Mac OS X is not Unix
Maybe you should have a look at what the OpenGroup (owners of the Unix brand) have to say about Linux:
<What about Linux?
Developed by Linus Torvalds, Linux is a product that mimics the form and function of a UNIX system, but is not derived from licensed source code. Rather, it was developed independently; by a group of developers in an informal alliance on the net. A major benefit is that the source code is freely available (under the GNU copyleft), enabling the technically astute to alter and amend the system; it also means that there are many, freely available, utilities and specialist drivers available on the net.
Recent versions of Glibc include much functionality from the Single UNIX Specification, Version 2 (for UNIX 98).>
Also, again from the OpenGroup site:
<The System Interfaces and Headers (XSH)
The Commands and Utilities (XCU) specification describes all of the utilities required in the environment. Some of these utilities "do not need to be present", being contained in ``packages'' that need not be implemented.
* DEVELOPMENT utilities are those required in a software development environment.
* FORTRAN utilities are required in a FORTRAN-77 development environment, and essentially consists of the compiler, fort77.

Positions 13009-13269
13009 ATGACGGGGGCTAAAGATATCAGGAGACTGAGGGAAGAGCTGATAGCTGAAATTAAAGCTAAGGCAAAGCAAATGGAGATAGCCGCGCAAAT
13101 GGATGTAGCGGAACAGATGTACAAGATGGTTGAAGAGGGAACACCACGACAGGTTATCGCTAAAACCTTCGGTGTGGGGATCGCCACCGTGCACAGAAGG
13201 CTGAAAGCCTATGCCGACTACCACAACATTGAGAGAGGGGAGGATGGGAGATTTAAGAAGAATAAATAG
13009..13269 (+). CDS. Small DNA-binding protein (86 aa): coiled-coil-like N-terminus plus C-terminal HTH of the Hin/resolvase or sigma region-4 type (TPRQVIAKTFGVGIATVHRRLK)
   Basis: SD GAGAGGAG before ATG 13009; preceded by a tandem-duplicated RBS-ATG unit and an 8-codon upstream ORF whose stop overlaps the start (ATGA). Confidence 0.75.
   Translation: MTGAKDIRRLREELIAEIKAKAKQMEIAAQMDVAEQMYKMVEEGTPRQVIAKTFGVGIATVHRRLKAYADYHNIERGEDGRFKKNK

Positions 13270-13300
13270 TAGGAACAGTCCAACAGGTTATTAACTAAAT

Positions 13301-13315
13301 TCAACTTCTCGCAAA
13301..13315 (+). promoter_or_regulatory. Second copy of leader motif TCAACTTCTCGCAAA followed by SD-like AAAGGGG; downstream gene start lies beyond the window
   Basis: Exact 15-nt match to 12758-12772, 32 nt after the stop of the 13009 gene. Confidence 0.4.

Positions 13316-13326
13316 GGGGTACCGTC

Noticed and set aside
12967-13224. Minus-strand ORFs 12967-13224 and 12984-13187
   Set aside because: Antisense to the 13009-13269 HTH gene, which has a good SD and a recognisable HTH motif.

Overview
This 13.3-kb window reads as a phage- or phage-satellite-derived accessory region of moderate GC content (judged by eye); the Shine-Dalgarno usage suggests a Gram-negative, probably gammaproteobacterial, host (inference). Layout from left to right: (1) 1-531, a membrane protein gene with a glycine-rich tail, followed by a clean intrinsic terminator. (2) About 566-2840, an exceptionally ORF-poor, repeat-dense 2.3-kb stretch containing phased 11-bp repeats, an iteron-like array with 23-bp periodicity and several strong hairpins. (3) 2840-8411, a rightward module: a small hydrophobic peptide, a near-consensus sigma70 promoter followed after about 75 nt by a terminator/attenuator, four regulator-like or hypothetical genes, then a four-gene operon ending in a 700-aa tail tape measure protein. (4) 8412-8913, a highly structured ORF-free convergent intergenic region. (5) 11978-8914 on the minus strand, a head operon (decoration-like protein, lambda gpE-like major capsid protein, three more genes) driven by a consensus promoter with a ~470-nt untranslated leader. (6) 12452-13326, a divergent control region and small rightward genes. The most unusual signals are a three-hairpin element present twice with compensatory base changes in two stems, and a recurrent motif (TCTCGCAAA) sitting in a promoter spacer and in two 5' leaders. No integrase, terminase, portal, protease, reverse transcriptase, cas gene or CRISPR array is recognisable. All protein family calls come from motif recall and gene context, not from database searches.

* A number of utilities are considered to be "possibly insupportable", and need not be implemented. These include such commands as lpstat and uulog.>
As an aside, the Netinfo system is more akin to NIS (yp) than the Windows Registry. All the manipulations to the Netinfo database can also be done via the command line by using niutil, niload, nidump, nigrep, nifind, etc. The default lookup mechanism can also be changed as to allow for the /etc flat files to be used before/instead of Netinfo.
GCC, bash and fortune do not a Unix system make. ;-0
I left University back in 1985 and since then have been working with one or another Unix flavour. At the moment I look after systems across 16 European countries, Unix and Unix based/like, from the confort of a PowerBook Titanium and Mac OS X.
We have HP-UX as a SAP platform; AIX for other, in house developed, applications; Solaris based firewalls, as well as Linux as the preferred platform for our proxy servers. Basicaly, we choose the best platform for the job at hand.
Is Mac OS X Unix? I don't really care. What I care about is that it makes my day to day activities more pleasurable, whilst still allowing me to perform admin tasks eficiently.
Perhaps it would be good if you could get your facts right before presenting them. Even though everybody is entitled to his/her on ideas, once they become the basis of a public discussion of sorts, they should stick as close as possible to
Having said all that, life is far to short to waist time discussing operating systems... Better go and enjoy a beer (not free though!) while I can.
Have a good one!